Home
Loading...
You are here:  Home  >  Business  >  Current Article

Gas cylinder price rise sparks rage

  /   No Comments   /   828 Views

Protesters arrive from across the nation to protest the rise in the price of subsidised butane gas cylinders, set to reach EGP 8 per cylinder

One protester brandishing a sticker (above) accused the minister of supply Bassem Ouda of ordering the fixing of stickers labelled with the Muslim Brotherhood logo onto gas cylinders during the parliamentary elections (Hend El-Behary/DNE Photo)

One protester brandishing a sticker (above) accused the minister of supply Bassem Ouda of ordering the fixing of stickers labelled with the Muslim Brotherhood logo onto gas cylinders during the parliamentary elections
(Hend El-Behary/DNE Photo)

Members of the Young Graduates of the Gas Cylinders Distribution Project (YGGCDP) gathered outside the Ministry of Supply and Interior Trade (MSIT) on Tuesday to protest the rise in the price of subsidised butane gas cylinders, set to reach EGP 8 per cylinder.

Protesters travelled from the warehouses where they work across the nation, including Port Said, Al-Zohor, Manshiet Nasser and Giza. The demonstration started at 9am in front of MSIT headquarters in Kasr El-Ainy Street.

On Monday, the government set new prices for butane gas cylinders, with the price of 12.5kg cylinders rising to EGP 8 per cylinder and the price of 25kg rising to EGP 16, a rise of 60% for both sizes of cylinder.

The YGGCDP is the official body which coordinates with the Ministry of Supply in order to distribute subsidised butane gas cylinders to different areas according to predefined quotas set by the ministry.

Protesters are dissatisfied that the new margin profit will be reduced to EGP 2 per cylinder, having decreased after the price rises. Protesters said this new margin would not allow them to cover the costs of distribution, their workers, and their daily needs.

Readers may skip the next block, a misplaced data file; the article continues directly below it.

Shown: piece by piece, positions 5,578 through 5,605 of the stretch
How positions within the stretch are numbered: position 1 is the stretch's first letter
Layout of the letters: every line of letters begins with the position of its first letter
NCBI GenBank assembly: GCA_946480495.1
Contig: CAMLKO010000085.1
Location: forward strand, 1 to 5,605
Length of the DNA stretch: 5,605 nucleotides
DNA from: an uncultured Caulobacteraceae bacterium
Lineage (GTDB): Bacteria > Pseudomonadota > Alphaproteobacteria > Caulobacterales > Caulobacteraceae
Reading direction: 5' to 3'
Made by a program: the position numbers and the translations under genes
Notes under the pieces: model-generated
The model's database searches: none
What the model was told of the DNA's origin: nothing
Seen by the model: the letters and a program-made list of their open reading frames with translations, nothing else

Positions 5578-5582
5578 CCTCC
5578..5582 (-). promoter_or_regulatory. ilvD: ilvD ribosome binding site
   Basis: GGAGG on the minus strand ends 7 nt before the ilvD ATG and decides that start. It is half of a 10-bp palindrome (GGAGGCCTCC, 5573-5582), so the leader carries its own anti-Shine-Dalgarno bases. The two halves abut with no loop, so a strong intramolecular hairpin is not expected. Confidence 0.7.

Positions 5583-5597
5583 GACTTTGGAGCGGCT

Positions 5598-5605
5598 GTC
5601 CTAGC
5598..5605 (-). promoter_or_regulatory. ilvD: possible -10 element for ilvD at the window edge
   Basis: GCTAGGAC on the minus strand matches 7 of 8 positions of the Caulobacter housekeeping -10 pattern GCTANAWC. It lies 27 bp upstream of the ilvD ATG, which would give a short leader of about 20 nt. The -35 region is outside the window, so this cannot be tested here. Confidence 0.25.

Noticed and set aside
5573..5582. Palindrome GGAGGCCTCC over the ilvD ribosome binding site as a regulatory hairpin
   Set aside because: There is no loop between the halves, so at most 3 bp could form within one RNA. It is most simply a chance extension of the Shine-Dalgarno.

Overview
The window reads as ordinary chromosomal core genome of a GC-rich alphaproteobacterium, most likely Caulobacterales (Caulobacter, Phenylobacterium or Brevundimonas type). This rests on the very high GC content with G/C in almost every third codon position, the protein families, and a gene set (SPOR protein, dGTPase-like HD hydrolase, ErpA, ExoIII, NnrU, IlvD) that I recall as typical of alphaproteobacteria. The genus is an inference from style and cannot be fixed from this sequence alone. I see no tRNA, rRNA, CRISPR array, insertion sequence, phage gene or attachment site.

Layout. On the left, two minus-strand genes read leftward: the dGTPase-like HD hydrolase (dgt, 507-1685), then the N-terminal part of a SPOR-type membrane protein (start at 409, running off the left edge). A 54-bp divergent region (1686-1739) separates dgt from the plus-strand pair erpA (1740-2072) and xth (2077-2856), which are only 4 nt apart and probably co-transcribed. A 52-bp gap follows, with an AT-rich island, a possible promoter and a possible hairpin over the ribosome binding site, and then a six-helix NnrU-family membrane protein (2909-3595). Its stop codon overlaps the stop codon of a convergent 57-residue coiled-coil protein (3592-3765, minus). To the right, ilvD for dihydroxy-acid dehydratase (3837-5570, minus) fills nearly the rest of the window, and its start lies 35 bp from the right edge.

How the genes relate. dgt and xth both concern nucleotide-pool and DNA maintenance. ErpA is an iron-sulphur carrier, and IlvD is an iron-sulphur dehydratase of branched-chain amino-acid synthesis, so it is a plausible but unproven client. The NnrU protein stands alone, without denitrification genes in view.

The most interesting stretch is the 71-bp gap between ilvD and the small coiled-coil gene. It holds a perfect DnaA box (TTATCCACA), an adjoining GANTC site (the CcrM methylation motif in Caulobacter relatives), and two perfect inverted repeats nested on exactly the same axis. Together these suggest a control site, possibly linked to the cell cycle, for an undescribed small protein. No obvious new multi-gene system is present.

“We need an EGP 4 profit margin,” said Hamdy Ebeid Ali, one of the protesters, who works at the Abu Rawash warehouse in Giza. “And we want something official to prove this and for our share of cylinders to rise.”

“Our current cylinder distribution share is only 60 cylinders per day, and this is a very small number,” he continued. “I finish distributing all of them at around 12pm, and don’t find anything to do for the rest of the day.”

Ebeid wondered how the predicted profit of EGP 120 daily, resulting from earning EGP 2 per cylinder of the 60 he receives, will meet the needs of his workers and transportation costs, as well as allowing him to make a profit.

Protesters also condemned the distribution of butane gas cylinders in regions already provided by piped natural gas.

 

Ebeid also spoke about the politicisation of the gas distribution issues, saying: “The minister of supply Bassem Ouda, before gaining his current post, had been fixing stickers labelled with the Muslims Brotherhood logo onto the distributed cylinders during the elections.”

Protester Ahmed Selim Mohamed, from the Manshiet Nasser warehouse, echoed concerns about the reduced profit margin: “We need a larger profit margin, how can we work with this small margin?”

“We don’t earn enough money even to feed ourselves,” said Ibrahim Abdel Badie, another protester.

He continued: “I actually borrowed money to come here and meet the minister; however, he refused to meet us, and his deputy incited us to storm the Ministry, in order for people to accuse us of being thugs.”

“We are not thugs,” said Reda Ahmed, a protester also working at the Manshiet Nasser warehouse. “We are educated youth and we are not going to harm anyone; we have launched a peaceful protest without sabotaging or halting labour.”

According to MENA, Maher Said Abdul Jalil, another protester, said that the YGGCDP had previously signed contracts with companies supplying gas cylinders for a wholesale price of EGP 2.5 to be sold onto consumers at prices ranging between EGP 5 and EGP 7, giving them a satisfactory profit margin.

 

About the author

Hend El-Behary

Hend El-Behary

Follow her on Twitter @HendElBehary


You might also like...

Citadel Capital reported a 38.3% decrease in its net loss in the third quarter (Photo Courtesy of Citadel Capital)

Declining oil prices contribute to budget deficit decrease by $5.5bn: Citadel Holding

Read More →